# Telescope buying guide for a beginner in India

I am located in the southern part of India and am looking forward to buy a telescope to gaze up to look ay farther planets, moons in our solar system and take pictures. How should I go about getting a telescope as I know nothing about telescope and things I need to know?

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Could you please describe conditions you'd like to observe the skies from? Saying you're from India doesn't really help, that's a large place. No need to name the exact location, but could you perchance note what levels of light pollution we're talking of (e.g. using Bortle scale), how high above sea-level you plan on observing from and what's your approximate budget? Also if you're willing to invest in used equipment, and what kind of photography equipment you already own? Thanks! – TildalWave Dec 29 '13 at 15:21
most of the time its cloudy and rainy but there are times of clear nights.. – Ciasto piekarz Dec 29 '13 at 15:23
That's weather and yes, we all have it. What I meant is if you could please edit your question to include information regarding conditions when the skies are clear and observations would be possible. Please see the link for the Bortle scale. – TildalWave Dec 29 '13 at 15:27
@TildalWave : 5.6–6.0 NELM and 920 metres (3,020 ft) above sea level.. my budget is under 850. – Ciasto piekarz Dec 30 '13 at 15:51 ## 3 Answers Start off with binoculars like Celestron Upclose 10x50 available for around ₹2500 on spacearcade.in. You will also benefit from a tripod adaptor and tripod. Then study astronomy on line or from a book .... In my opinion don't buy a scope ,instead make one yourself. - In future posts consider providing links to any websites and equipment you mention if possible. – Conrad Turner Jan 2 at 15:57 Celestron 127slt is a great way to start and reasonable price for a beginner. It has star align system that it can guide you through the sky objects during the time zone you are in after you calibrate it. It has also pretty good vision with its spectacular lens ! - If you are a beginning astronomer, there is not much point worrying about all the bells and whistles you can get with a good telescope. Instead, the key points to look for are: • light-gathering diameter - this gives an indication of how dim an object you will be able to see • supports/stand/mount - a basic tripod will be fine if you want to see no further than Jupiter, but it will wobble too much for longer distance viewing, so a solid mount will be essential • motor/computer drive - at high magnification, objects will pass the eyepiece very quickly, so you will want to look at tracking drives that can follow objects smoothly But to be honest, you could start with a100 telescope and really enjoy yourself learning the sky.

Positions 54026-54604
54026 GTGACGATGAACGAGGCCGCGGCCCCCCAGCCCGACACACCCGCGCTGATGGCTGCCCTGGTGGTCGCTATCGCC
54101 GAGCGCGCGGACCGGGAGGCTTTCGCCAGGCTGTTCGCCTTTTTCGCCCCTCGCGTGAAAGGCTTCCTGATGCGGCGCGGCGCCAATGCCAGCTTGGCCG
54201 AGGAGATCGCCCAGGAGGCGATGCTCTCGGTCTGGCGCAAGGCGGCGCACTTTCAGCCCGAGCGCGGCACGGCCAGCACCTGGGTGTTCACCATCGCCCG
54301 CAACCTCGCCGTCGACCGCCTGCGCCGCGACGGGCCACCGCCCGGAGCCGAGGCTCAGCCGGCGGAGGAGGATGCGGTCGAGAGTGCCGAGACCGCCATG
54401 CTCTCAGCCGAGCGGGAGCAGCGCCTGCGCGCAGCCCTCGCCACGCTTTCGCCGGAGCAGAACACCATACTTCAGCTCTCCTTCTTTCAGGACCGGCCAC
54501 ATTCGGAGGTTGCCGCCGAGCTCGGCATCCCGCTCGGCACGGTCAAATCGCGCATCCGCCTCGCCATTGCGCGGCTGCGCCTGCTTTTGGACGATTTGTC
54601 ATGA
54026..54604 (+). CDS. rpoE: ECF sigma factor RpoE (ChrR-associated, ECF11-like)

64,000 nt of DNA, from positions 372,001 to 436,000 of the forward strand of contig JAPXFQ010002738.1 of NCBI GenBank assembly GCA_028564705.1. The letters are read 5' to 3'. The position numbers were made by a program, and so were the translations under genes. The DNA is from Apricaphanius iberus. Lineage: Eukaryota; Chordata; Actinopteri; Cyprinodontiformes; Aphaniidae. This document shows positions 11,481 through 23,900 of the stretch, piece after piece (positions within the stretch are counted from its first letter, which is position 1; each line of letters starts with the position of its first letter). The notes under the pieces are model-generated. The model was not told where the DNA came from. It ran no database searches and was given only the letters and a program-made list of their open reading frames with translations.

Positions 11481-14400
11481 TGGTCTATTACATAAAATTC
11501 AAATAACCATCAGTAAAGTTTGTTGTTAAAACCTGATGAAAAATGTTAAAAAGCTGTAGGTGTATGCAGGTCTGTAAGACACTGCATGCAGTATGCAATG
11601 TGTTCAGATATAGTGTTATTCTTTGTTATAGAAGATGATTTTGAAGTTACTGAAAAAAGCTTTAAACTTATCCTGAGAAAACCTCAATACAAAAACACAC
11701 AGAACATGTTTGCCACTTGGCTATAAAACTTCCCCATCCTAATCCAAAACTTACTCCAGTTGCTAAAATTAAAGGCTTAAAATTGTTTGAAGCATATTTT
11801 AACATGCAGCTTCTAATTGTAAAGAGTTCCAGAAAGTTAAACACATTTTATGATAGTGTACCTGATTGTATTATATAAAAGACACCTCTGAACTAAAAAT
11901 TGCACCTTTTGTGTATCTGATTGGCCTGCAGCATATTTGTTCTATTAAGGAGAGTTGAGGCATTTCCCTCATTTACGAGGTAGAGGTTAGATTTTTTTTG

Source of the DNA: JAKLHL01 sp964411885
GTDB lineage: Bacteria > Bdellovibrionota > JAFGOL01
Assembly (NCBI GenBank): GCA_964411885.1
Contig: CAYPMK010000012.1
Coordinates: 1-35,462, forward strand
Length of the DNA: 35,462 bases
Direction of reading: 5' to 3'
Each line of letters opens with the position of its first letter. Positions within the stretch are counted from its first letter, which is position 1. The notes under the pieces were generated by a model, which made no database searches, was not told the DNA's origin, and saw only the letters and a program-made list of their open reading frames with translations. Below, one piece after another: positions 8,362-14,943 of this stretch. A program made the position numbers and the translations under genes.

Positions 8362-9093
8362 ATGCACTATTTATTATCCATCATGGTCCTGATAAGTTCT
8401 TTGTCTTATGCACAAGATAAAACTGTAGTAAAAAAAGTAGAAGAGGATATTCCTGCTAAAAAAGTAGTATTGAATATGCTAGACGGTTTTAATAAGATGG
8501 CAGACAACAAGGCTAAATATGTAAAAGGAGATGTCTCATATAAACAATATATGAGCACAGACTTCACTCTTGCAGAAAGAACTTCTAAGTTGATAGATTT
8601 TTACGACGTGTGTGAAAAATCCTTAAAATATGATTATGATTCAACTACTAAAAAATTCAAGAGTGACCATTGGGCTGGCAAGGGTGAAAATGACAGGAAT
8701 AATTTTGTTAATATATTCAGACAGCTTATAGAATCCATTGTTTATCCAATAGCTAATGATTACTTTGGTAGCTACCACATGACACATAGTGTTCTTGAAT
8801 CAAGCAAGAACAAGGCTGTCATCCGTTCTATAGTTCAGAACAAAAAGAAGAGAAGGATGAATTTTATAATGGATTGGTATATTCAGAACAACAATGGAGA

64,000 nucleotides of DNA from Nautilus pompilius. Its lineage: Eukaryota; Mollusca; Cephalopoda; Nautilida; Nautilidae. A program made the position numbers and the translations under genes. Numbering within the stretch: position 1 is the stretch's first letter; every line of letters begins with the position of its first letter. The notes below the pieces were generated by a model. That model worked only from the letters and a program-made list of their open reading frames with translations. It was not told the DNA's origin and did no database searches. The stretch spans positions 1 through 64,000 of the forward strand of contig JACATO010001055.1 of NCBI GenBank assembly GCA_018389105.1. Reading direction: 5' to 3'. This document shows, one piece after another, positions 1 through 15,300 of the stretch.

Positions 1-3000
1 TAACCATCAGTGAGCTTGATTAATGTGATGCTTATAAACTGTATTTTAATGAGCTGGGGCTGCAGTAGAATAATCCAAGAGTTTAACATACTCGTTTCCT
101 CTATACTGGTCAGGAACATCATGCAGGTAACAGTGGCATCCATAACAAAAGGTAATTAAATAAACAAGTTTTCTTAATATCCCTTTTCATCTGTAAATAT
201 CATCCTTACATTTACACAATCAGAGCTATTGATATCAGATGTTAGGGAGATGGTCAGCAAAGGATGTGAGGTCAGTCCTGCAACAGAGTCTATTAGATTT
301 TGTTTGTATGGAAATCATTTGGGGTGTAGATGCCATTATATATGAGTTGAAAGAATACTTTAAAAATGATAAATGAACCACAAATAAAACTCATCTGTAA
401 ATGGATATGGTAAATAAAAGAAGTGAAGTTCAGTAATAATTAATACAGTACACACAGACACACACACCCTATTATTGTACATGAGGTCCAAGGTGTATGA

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Could you please recommend me a good telescope for around \$100 ?@RoryAlsop – tanmoy Apr 22 '14 at 19:22
I think the Galileioscope is a very nice piece of equipment. For the price, you get a nice scope, with good glass. Join an astronomy club, learn about the sky, for example by listening to Astronomycast. – agtoever Aug 28 '14 at 21:01